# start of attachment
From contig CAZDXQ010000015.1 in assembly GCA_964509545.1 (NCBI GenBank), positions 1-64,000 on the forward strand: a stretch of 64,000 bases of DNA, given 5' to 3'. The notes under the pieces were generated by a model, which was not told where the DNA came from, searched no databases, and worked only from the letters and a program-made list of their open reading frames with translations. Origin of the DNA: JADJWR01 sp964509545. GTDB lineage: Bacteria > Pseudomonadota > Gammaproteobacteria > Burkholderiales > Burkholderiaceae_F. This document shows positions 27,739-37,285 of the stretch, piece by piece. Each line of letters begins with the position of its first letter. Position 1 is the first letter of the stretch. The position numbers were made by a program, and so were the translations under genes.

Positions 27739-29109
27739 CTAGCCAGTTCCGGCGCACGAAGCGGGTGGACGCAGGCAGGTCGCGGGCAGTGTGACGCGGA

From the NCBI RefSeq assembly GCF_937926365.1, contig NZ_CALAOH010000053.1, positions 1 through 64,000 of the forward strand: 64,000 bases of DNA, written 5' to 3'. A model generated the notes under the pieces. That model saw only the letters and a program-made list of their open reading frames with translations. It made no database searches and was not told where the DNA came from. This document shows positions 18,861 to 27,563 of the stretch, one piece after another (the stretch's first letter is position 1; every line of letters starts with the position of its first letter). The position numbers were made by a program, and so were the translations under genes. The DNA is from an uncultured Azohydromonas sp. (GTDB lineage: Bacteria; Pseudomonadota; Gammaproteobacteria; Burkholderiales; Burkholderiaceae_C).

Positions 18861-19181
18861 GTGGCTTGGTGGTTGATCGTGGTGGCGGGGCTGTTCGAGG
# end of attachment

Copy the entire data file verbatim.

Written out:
From contig CAZDXQ010000015.1 in assembly GCA_964509545.1 (NCBI GenBank), positions 1-64,000 on the forward strand: a stretch of 64,000 bases of DNA, given 5' to 3'. The notes under the pieces were generated by a model, which was not told where the DNA came from, searched no databases, and worked only from the letters and a program-made list of their open reading frames with translations. Origin of the DNA: JADJWR01 sp964509545. GTDB lineage: Bacteria > Pseudomonadota > Gammaproteobacteria > Burkholderiales > Burkholderiaceae_F. This document shows positions 27,739-37,285 of the stretch, piece by piece. Each line of letters begins with the position of its first letter. Position 1 is the first letter of the stretch. The position numbers were made by a program, and so were the translations under genes.

Positions 27739-29109
27739 CTAGCCAGTTCCGGCGCACGAAGCGGGTGGACGCAGGCAGGTCGCGGGCAGTGTGACGCGGA

From the NCBI RefSeq assembly GCF_937926365.1, contig NZ_CALAOH010000053.1, positions 1 through 64,000 of the forward strand: 64,000 bases of DNA, written 5' to 3'. A model generated the notes under the pieces. That model saw only the letters and a program-made list of their open reading frames with translations. It made no database searches and was not told where the DNA came from. This document shows positions 18,861 to 27,563 of the stretch, one piece after another (the stretch's first letter is position 1; every line of letters starts with the position of its first letter). The position numbers were made by a program, and so were the translations under genes. The DNA is from an uncultured Azohydromonas sp. (GTDB lineage: Bacteria; Pseudomonadota; Gammaproteobacteria; Burkholderiales; Burkholderiaceae_C).

Positions 18861-19181
18861 GTGGCTTGGTGGTTGATCGTGGTGGCGGGGCTGTTCGAGG